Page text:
“What I think should probably answer that is what do the professionals say?” Malloy said. “What do the psychiatrists or psychologists who are treating that person say is necessary?”

Insurance: Doing “things that are real”
Aetna headquarters in Hartford

Aetna

Aetna’s Hartford headquarters

Connecticut governors have to navigate a sometimes tricky balance: an insurance industry responsible for more than 60,000 jobs in the state and a legislature with a propensity for passing measures that health insurers don’t like.

Some of Malloy’s decisions have drawn charges that he’s too cozy with the insurance industry. Senate Minority Leader John McKinney, when seeking the Republican nomination for governor earlier this year, called Malloy a “puppet” of the industry. Malloy has also faced criticism from some on the left.

“You want to protect the jobs, but we side with the consumer,” Malloy said. “So things that are real and will advance a cause, we do.”

“When it comes to health,” he added, “I’m not sure you’re going to find too many things where I didn’t side with the consumer, if anything, quite frankly.”

Critics point to two vetoes. In 2011, he vetoed a measure that would have made it easier for the healthcare advocate or attorney general to compel public forums on proposed health insurance rate hikes. As a compromise, his insurance commissioner agreed to hold up to four public hearings per year on proposals to raise rates by at least 15 percent.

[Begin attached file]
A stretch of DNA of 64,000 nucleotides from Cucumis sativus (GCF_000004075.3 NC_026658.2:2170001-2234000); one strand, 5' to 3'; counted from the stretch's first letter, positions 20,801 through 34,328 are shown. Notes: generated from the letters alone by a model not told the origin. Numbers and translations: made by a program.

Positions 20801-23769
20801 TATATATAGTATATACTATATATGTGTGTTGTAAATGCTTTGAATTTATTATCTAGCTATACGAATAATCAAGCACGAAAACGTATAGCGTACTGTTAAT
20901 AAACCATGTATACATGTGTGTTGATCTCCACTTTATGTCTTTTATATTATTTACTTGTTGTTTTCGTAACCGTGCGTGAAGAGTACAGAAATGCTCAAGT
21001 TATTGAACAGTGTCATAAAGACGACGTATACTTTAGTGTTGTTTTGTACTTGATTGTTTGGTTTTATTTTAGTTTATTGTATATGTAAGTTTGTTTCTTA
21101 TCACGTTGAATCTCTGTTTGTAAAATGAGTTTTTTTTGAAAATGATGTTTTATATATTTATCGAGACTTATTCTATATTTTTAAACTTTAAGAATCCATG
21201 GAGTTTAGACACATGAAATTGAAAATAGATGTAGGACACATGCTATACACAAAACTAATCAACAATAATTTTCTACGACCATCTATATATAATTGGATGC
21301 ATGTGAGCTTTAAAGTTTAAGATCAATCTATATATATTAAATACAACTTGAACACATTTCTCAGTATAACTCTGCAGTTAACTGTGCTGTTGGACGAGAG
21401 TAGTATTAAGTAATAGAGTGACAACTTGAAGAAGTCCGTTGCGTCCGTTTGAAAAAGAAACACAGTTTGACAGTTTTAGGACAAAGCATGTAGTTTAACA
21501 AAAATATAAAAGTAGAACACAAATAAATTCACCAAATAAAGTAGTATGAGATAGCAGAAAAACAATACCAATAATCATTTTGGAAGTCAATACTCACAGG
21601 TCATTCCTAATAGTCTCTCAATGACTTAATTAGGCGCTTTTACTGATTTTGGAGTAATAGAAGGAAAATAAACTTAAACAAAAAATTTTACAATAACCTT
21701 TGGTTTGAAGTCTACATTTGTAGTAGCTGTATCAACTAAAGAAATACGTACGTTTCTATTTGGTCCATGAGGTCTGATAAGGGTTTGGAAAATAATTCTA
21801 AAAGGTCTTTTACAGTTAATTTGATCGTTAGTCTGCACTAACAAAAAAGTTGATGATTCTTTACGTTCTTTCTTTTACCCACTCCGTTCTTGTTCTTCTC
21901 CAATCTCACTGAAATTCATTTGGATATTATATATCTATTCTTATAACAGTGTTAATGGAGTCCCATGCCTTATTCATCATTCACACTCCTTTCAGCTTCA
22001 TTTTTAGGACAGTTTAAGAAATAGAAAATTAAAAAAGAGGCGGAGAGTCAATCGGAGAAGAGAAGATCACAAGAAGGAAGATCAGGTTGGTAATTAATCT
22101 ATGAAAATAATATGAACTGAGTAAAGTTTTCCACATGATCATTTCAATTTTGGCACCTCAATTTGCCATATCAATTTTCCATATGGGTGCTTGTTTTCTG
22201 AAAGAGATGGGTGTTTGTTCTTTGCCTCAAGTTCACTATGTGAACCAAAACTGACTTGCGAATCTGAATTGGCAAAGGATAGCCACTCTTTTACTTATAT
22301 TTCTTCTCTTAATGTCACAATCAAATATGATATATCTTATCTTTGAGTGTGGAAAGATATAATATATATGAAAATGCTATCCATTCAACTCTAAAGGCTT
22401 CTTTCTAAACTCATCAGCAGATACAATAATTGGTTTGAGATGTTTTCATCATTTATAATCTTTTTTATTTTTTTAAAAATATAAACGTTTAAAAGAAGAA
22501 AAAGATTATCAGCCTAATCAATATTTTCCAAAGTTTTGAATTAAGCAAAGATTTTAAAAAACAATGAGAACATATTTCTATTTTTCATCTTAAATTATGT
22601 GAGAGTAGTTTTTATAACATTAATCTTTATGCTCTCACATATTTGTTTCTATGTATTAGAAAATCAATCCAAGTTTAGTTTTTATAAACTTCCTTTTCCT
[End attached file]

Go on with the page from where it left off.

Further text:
This year, Malloy vetoed a measure that would have required insurers to report information about the substance abuse treatment they covered and their networks of mental health and substance abuse treatment providers. The Connecticut Insurance Department, the state’s health insurance exchange and the insurance industry raised concerns about the bill.

Malloy said the bill “might have merit if it was properly drafted,” and said there was time to get it right because the bill wouldn’t have required reporting by insurers until 2016.

Assisted suicide: Conflicted
A divided audience intently listened to public testimony at a hearing on an "aid in dying" -- or, to opponents, "assisted suicide" -- bill earlier this year.

CT Mirror

A divided audience intently listened to public testimony at a hearing on an “aid in dying” — or, to opponents, “assisted suicide” — bill earlier this year.

Malloy is conflicted about whether people with terminal illnesses should be allowed to get a physician’s help to end their lives, a controversial issue that has been the subject of intense advocacy in the legislature.

“I don’t think we should unreasonably prolong life, and I do believe that people have a right to participate in that decision,” he said. “I don’t believe in the death penalty, executed by a governmental entity, and I’m not sure who we leave it up to to make the decision on an individual case-by-case, disease-by-disease basis. So trying to find the right balance is important.”

Malloy said he’s pledged to talk to people on both sides.

He said he’s very comfortable with people being able to give orders for their care, such as those allowed under a measure he signed this year creating a pilot program for people with terminal illness to document their wishes for end-of-life care as medical orders — a format that doctors say has more weight than advance directives.

But what about allowing people to seek intervention to end their lives? When asked, he didn’t say.

“I don’t have a perfect answer,” he said.